Dr Clare Taylor's research focuses on the historic interior and its decoration and the relationship between consumers, designers, makers and objects. She joined the Open University in 2011, having previously taught Arts modules for the University as an Associate Lecturer, and Contextual & Critical Studies as a Visiting Lecturer at Middlesex & Bucks Universities. Clare has also worked as a Curator of Fine and Decorative Art in museums, art galleries and for English Heritage across England, Scotland and Wales.
Clare's book The Design, Production & Reception of Eighteenth-century wallpaper in Britain www.routledge.com/9781472456151 (Routledge) was shortlisted by The Historians of British Art Book Prize in 2019. This monograph aligned the growth of wallpaper with developing cultures of luxury, sociability and global trade through study of sites, archives and museum collections across the UK. It argued that wallpaper was a key new material of the long eighteenth-century which made a significant contribution to design, including Chinoserie and a taste for imitation in 'mock India' (English wallpapers imitating Chinese) and 'mock flock' wallpapers. It also showed how the nascent wallpaper industry successfully competed with other trades and spawned new materials for use in decorating the interior, such as papier mâché.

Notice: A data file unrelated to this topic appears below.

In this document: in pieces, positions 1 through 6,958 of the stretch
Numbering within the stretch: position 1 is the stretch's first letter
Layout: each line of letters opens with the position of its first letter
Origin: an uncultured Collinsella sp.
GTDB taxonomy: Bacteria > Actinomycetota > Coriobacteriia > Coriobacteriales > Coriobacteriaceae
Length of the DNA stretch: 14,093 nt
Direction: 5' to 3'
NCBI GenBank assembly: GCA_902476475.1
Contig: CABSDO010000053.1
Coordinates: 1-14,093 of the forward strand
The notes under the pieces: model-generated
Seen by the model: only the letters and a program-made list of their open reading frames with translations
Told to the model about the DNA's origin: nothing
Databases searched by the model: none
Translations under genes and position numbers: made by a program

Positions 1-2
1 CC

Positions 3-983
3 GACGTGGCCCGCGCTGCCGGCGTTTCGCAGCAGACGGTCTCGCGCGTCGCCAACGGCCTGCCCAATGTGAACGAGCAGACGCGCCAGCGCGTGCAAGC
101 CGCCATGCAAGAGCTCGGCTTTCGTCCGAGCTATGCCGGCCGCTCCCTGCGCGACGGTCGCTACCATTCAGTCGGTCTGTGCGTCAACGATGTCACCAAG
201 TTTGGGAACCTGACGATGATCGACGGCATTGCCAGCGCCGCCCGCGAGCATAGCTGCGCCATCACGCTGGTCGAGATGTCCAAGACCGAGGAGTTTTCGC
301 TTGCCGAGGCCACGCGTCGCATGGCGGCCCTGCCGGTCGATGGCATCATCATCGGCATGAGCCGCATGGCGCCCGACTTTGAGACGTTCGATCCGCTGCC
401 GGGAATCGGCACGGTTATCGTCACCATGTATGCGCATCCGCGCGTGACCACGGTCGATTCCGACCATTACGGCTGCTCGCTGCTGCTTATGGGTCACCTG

Clare's next book project uncovers the role of gilt leather hangings and related objects in the creation of interiors from c.1600 to c.1800. She is conducting the first full investigation of the people, places and objects associated with Gilt Leather Rooms across the British Isles, researching not just archival and museum sources, but extant schemes in buildings from castles to the country house, inns to college rooms. She has been awarded a Mid-Career Fellowship from the Paul Mellon Centre for British Art to support her research in connection with this project. The project aims to throw new light on the global nature and usage of gilt leather and on the relationship between printed sources, architectural structures and wall decorations.